A similar situation came up on this side of the pond when Brand New School entered into a competition some fake band posters they had created in the process of directing a cokemusic.com commercial. The commercial shows a time-lapse sequence of hipsters putting up band posters on a wall. Brand New School decided to design the posters themselves, using only their own typefaces and hand lettering. When they attempted to enter them into the typography section of AIGA’s annual design competition, the posters were rejected on the grounds that they were props and not designed for the marketplace. Brand New School creative director Jens Gelhaar related this story at a conference earlier this year. “What’s wrong,” he asked incredulously, “with an imaginary message, usage and audience?”

It could be that the language associated with posters is the problem. Terms like “publish,” “commission” and “public space”—terms that the Chaumont festival believes to be commonly understood—are today so variously interpreted as to be unrecognizable, or at least unusable without careful explanation.

In her seminal analysis of the Cuban revolutionary poster (the essay is reproduced in Looking Closer Four), Susan Sontag offers several useful definitions. One which echoed in my mind as I looked at the crop of product-less, event-less, message-less, and content-less posters at Chaumont, and considered Brand New School’s imaginary usage and audience, is this: “(What is properly called a poster implies a certain context of production and distribution which excludes work, like the pseudo-posters of Warhol, produced directly for the fine arts market.) The space within which the genuine poster is shown is not elitist, but a public—communal—space […] the poster is a public art, which addresses an undifferentiated mass of people on behalf of something public (whether a political idea or a cultural spectacle).”

Sontag was writing in 1970 and since then the idea of a public or communal viewing space has eroded. The concept of a collective audience may well be a relic. None of the posters in the competition could reasonably be said to have communicated with mass audiences. All were directed to very particular groups: people who like Swiss Jazz festivals; people in Sydney who like Himalayan films; students in the Department of Visual Arts at Northeastern University who like lectures by visiting artists and so on. Tied to this is another anachronism: mass production and its corollary, mass distribution. Many of the posters submitted to Chaumont were reproduced in extremely small editions as silkscreen or digital prints. In some cases their reproduction in competition annuals and magazine articles may be the full extent of their distribution.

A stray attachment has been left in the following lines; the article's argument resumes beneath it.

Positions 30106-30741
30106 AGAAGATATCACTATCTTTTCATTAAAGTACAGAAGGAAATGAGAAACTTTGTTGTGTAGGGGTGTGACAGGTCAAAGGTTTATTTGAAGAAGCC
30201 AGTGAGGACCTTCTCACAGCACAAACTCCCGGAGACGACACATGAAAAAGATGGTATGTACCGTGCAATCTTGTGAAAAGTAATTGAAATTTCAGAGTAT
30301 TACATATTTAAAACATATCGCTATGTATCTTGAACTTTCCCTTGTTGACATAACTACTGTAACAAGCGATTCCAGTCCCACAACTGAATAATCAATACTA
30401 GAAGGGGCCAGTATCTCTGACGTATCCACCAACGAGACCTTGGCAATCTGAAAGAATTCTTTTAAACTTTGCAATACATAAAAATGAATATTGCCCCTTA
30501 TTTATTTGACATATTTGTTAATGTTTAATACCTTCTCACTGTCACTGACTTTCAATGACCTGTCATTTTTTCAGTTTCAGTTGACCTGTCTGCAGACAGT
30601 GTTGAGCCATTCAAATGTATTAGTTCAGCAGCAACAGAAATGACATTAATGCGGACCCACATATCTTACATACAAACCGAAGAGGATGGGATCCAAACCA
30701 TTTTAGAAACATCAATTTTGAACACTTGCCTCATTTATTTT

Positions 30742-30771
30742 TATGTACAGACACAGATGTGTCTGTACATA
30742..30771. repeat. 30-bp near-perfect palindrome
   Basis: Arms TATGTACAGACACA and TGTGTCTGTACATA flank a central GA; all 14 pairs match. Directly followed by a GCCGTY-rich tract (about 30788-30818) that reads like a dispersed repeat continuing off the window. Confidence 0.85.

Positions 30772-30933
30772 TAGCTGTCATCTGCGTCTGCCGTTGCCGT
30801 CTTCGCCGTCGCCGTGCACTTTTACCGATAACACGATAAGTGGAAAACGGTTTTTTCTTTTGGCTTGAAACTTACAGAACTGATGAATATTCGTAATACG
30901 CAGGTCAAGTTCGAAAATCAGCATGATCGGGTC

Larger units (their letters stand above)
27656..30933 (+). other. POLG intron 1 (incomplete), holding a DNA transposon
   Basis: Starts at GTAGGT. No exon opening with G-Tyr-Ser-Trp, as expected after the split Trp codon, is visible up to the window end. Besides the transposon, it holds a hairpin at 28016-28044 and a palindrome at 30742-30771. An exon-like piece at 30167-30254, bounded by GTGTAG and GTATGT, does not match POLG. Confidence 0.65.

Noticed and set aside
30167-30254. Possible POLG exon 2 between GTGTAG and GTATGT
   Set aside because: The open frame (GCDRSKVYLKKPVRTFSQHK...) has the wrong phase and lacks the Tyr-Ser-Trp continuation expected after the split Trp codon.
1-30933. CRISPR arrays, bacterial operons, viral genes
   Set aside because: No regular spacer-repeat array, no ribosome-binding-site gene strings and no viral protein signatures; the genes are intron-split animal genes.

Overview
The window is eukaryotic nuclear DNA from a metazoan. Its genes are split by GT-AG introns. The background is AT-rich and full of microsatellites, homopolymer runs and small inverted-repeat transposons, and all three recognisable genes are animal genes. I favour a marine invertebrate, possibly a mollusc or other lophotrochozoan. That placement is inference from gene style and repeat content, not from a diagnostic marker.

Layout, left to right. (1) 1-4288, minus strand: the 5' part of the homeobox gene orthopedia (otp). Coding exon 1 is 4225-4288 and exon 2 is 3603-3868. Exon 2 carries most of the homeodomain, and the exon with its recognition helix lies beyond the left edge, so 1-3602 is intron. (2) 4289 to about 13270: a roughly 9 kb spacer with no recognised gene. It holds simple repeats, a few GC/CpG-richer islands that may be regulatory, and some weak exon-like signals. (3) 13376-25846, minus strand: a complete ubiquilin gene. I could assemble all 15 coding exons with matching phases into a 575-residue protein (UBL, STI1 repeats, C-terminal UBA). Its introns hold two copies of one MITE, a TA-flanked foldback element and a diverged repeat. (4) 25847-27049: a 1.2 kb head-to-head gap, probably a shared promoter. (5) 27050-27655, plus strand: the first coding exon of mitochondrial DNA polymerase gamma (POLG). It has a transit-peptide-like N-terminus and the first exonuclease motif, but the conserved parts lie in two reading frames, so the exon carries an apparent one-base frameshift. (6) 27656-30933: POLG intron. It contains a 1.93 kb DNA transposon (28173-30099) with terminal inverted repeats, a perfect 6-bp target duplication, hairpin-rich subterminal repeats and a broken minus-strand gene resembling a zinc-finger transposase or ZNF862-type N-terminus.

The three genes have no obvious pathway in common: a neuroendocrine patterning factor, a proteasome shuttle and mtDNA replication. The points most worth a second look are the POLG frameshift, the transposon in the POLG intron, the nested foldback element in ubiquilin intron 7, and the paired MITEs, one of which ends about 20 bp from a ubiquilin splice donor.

Richard Niessen’s “Kong” poster is a typical example. A mosaic built up from pixelated K’s, O’s, N’s and G’s and fusing the game-scapes of Donkey Kong and Pong to create an architectural setting for King Kong, it was created as a piece of limited edition art to be displayed at the opening of a design store and gallery in Mexico City and to be sold in an edition of 20 on the designer’s website.

Some of them expressed worthy sentiments: “Water for Life,” “Space for Green Roof Planting” or “Stop Sex with Kids” for example, but, without the legitimizing force of an institution behind them, and thereby the promise of distribution, they felt insubstantial and even disingenuous.

I realize that what I love about the poster, and what defines poster-ness for me, is the way it is conceptually attached to a motivating force—a political statement or an event that is tied to a particular date and a particular place. Temporal and physical fixity are integral parts of the visual language of the poster, anchors that help prevent it from floating into the ether of art. Ultimately it’s the tension between those anchors and the tug of the designer’s artistic ambition that produces the powerful, beautiful poster.

But the real essence of a poster, rather than an artwork, I think, is the invisible but palpable contract between a designer, the commissioning institution, organization or company that funds a poster’s distribution, and the viewing public who engages with it. The designer agrees to make something to promote this product, advance this cause, project this message because he believes in it and, because of that, often makes it more beautiful than it needs to be. The client promises to produce as many copies of the poster as she can afford to and to circulate them in the most strategic ways she knows. Lastly, it is understood that if the passerby is persuaded and seduced by the poster, they will carry out whatever action it calls for. It is this unseen tripartite contract, and all the conflict it brings with it that gives the poster its urgency and reason for being. Without that tension, the poster ends at the wall.


Poster by Alan Fletcher, 1993